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Ross River Virus a real threat

More than 380 Queenslanders have contracted the potentially debilitating mosquito-borne virus Ross River Virus (RRV) so far this year following recent heavy rains and high tides.

Queensland Health Communicable Diseases Senior Medical Officer Dr Heidi Carroll said for the same period last year, there were just 120 cases reported.    

"The significant increase in RRV cases has been predominantly  across the southern part of Queensland  and it’s imperative that people protect themselves," Dr Carroll said.

"RRV is spread by the bite of infected mosquitoes and causes fatigue, fever, skin rash and joint pain which can be very debilitating."

Dr Carroll said with more Queenslanders getting outside to enjoy the finer weather, prevention was the key to avoiding mosquito bites and consequently, mosquito borne diseases.

"Using a suitable insect repellent when heading outdoors is always a good way to prevent mosquito bites.

"Choose a repellent that contains DEET or picaridin and always apply insect repellent according to the manufacturer’s recommendations and wear loose-fitting, light coloured clothing to avoid bites.

"Also use plug-in mosquito insecticide vaporisers and mosquito coils and lanterns where appropriate and avoid outdoor activity at dawn and dusk.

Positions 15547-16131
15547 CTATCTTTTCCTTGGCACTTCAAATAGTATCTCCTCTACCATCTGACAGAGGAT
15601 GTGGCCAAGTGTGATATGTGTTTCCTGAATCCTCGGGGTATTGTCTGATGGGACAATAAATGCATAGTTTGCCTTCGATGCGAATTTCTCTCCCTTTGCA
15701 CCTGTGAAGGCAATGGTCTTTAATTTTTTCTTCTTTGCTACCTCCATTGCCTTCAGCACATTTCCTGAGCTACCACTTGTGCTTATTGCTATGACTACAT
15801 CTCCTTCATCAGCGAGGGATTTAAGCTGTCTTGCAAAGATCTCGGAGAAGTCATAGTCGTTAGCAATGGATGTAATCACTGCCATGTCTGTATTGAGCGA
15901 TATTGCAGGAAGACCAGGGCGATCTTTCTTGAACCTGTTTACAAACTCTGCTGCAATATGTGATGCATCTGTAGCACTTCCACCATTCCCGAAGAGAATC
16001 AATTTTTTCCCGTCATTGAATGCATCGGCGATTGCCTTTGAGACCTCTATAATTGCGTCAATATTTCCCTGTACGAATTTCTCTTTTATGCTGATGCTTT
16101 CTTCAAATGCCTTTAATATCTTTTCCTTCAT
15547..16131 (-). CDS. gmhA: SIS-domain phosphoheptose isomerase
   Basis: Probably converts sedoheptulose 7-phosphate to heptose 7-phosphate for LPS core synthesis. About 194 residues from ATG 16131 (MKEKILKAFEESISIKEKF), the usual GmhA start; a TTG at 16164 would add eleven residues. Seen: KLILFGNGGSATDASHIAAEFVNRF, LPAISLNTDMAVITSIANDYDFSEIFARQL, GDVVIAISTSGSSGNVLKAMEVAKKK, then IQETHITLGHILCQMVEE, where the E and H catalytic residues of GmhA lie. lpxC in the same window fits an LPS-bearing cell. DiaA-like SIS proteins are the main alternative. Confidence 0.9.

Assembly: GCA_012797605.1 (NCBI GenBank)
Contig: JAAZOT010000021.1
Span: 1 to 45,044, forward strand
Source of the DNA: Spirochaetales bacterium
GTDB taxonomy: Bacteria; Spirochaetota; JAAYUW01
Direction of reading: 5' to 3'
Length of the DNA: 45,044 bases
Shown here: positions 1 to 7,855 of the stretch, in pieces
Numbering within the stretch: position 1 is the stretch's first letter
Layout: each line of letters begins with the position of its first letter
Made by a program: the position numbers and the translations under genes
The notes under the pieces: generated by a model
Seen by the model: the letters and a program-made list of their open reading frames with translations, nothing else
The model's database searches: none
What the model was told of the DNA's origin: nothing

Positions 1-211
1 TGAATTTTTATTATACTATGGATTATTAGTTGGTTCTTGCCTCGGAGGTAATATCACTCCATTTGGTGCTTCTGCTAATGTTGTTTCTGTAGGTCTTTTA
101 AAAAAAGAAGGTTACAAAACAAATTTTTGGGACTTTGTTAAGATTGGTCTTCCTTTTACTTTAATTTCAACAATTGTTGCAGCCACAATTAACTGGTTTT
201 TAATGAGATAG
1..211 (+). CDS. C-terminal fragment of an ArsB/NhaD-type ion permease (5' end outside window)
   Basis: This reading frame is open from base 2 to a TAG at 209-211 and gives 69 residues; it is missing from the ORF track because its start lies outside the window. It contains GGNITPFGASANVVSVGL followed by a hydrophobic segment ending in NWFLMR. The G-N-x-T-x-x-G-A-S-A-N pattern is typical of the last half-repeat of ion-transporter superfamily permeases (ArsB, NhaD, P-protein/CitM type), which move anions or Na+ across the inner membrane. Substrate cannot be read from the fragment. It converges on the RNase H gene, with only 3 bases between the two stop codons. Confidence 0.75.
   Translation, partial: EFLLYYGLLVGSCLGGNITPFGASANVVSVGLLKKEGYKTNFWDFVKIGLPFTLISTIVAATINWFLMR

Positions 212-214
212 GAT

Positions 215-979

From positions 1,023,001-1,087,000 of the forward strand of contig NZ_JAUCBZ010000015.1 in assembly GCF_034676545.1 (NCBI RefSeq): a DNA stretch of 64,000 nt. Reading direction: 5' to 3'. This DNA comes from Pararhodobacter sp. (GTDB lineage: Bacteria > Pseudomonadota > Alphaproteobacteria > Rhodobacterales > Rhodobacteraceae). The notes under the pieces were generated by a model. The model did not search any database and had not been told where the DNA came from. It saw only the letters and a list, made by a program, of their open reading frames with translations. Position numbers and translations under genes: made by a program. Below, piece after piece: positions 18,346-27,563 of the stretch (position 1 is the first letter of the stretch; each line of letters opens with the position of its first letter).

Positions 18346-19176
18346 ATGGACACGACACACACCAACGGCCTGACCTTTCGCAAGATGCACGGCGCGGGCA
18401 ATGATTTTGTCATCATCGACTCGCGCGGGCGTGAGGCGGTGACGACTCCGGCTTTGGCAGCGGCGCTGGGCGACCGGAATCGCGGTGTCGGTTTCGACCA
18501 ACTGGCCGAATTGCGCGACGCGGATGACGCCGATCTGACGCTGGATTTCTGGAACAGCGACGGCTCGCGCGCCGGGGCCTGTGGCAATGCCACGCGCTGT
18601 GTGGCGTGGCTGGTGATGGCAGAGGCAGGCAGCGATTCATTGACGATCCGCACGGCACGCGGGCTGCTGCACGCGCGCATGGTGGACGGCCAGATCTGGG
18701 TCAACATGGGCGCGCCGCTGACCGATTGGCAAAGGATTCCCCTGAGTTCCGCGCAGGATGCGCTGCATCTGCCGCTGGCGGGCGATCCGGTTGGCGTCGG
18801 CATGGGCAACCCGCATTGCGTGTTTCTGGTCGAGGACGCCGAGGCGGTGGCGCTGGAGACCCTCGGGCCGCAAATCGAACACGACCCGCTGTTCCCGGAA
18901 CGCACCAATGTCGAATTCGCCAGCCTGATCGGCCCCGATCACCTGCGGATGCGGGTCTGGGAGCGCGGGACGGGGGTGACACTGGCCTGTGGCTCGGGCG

"Metro North Hospital and Health Service Medical Entomologist Dr Cassie Jansen said local Councils across Queensland were working hard to manage mosquito numbers.

"Councils can only work on public land so residents need to play their part in controlling mosquitoes by taking simple steps around the home to protect themselves and their family," Dr Jansen said.

"Checking the condition of screens on windows and doors and on rainwater tanks is a great place to start. Ensure screens around your home are in good condition.

"Make sure you empty water regularly from containers such as pot plant saucers and pet water bowls.  Remember even small pools of water found in boats, wheelbarrows or on tarpaulins left outside can breed mosquitoes.

"It’s always a good idea to clean up yards regularly and throw out any rubbish lying around that can hold water.

"Inspect your water tank, roof gutters and any other structures or large containers that may hold water for signs of mosquitoes and keep swimming pools clean and chlorinated."

For more information go to www.health.qld.gov.au/mozziediseases

Last updated: 10 February 2015